[PD] Sensors GPIO Raspberry Pi Pd

Martin Peach martin.peach at sympatico.ca
Sun Apr 7 15:14:17 CEST 2013

On 2013-04-07 04:30, Julian Brooks wrote:
> Hey Martin / list,
> This is all marvellous news.
> Going a bit slower at our end, not helped by Easter holidays, trips to
> the seaside (bit chilly) and the plethora of children that require our
> undivided attention.
> ebay parts arrived today and don't fit which is annoying to say the
> least.  Spent several hours tracking down the correct housings and pins
> and then finding somewhere in the U.K. that would sell me less than a
> hundred housings or a thousand pins.  Ended up with 5 and a 100
> respectively.
> Also got a voltage transformer that works with i2c as the rpi is 3.5v
> and sensors 5v.
> Am planning on blogging all the info when done but if anyone wants any
> specifics before then please say.
> I'm slowly making some headway with getting my head around the gpio pins
> and setting those up to use with Miller's [gpio].  I can now access the
> i2c pins via [gpio] and send them 1 or 0 setting the pins hi and lo
> which is a start.
> Also found where to set the baud rate from within the RPi which will be
> useful.  Although the sensor mentions 1000k as baud rate I'm thinking
> that 9600 would be better for overhead reasons.  Perhaps we should get
> it working as is before starting to change too many settings?

I2c is a synchronous serial protocol. The clock is transmitted on a 
separate wire. Usually it runs a lot faster than asynchronous serial. I 
set the frequency in the Arduino to 800kHz but the sensor was working at 
1MHz as well. You control the sample rate by requesting sensor packets 
at the rate you want. (Or you could bit-bang the gpio pins to get the 
data manually, but that's very slow)
There is a package named i2c-tools that ought to be available for rpi. 
It has commands like i2cdetect and i2cdump that should detect and read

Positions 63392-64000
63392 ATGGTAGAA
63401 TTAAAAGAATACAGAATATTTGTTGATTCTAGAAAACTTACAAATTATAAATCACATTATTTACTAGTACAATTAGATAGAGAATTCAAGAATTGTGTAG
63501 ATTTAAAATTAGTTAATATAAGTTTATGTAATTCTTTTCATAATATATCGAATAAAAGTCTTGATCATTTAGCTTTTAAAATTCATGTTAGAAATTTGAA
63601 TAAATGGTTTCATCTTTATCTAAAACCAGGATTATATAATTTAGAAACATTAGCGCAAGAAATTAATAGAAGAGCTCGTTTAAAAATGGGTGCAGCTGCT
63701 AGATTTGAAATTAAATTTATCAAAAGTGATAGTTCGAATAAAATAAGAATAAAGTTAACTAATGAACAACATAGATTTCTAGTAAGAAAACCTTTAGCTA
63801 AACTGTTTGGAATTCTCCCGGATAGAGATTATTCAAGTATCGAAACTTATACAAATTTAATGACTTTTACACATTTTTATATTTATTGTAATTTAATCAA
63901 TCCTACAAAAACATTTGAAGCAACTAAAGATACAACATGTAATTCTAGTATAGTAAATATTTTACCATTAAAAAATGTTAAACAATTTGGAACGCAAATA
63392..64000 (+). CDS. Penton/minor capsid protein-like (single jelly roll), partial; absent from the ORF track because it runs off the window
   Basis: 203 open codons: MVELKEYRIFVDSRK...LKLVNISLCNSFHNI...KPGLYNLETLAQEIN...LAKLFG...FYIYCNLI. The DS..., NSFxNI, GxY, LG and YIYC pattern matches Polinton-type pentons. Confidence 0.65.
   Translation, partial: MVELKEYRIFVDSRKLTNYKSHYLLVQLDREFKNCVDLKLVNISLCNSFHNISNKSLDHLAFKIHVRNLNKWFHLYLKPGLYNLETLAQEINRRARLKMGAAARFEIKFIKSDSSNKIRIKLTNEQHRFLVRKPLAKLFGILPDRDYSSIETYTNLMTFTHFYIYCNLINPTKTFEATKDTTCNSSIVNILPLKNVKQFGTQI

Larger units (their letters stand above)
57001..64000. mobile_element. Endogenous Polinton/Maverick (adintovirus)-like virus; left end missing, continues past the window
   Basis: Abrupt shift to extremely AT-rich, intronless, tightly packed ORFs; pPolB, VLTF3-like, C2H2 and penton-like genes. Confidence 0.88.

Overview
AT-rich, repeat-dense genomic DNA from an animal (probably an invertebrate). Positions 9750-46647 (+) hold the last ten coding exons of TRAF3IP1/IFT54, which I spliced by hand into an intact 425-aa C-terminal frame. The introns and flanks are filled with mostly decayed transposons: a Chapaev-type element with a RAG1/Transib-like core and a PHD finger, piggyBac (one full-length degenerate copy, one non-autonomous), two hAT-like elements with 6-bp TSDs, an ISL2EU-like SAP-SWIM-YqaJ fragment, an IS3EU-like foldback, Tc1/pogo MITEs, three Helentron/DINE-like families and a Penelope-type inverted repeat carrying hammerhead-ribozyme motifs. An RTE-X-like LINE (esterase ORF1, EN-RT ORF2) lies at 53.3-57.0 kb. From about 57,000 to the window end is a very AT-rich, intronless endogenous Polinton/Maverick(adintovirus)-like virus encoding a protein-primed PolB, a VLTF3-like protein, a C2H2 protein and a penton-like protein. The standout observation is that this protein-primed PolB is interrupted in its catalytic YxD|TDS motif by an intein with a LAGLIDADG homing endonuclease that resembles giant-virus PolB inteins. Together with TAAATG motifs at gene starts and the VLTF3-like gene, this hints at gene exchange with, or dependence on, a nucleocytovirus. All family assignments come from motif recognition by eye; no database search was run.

the sensor.

> Still absolutely no idea how to setup sending and receiving 16b messages
> plus how to add in the delay but we /will/ get there in the end.

I have my pi now so I can get into that as soon as I have time.

> "You write the value 0x4C (76) to address 7 and then request 32 (35)
> bytes, which are 16 little-endian integers."
> Any ideas how we would go about formulating messages for this from
> within Pd?
> Should we be looking at [comport] at all?

No. Somehow you need to access the i2c device, probably the same way you 
access gpio pins, by writing to pseudofiles somewhere in the system.

> I've found this to be the most informative info for the d6t so far:
> http://media.digikey.com/pdf/Data%20Sheets/Omron%20PDFs/D6T44L_8L_Appl_Note.pdf
> With my limited understanding it seems to be saying it's big-endian (msb
> first, p.4) ?
> We have 2 sensors so we need to figure out how to set the 7bit addresses.
> Also that the data bit width is 8 - so I'm confused as to what the 35
> bytes are and where they come from?

It's a list of bigendian values followed by an error correction code. 
The first pixel is a reference, usually reads about 24 degrees, the next 
16 are the image. The error code is a crc-8. I haven't been able to get 
the right number for the crc yet, probably because it's calculated on 
bits not bytes and the 12c protocol inserts bits between the bytes for 
ACK and NACK (?).
 From a terminal you should be able to detect it with "i2cdetect" and 
read it with "i2cdump 1 7 35".


More information about the Pd-list mailing list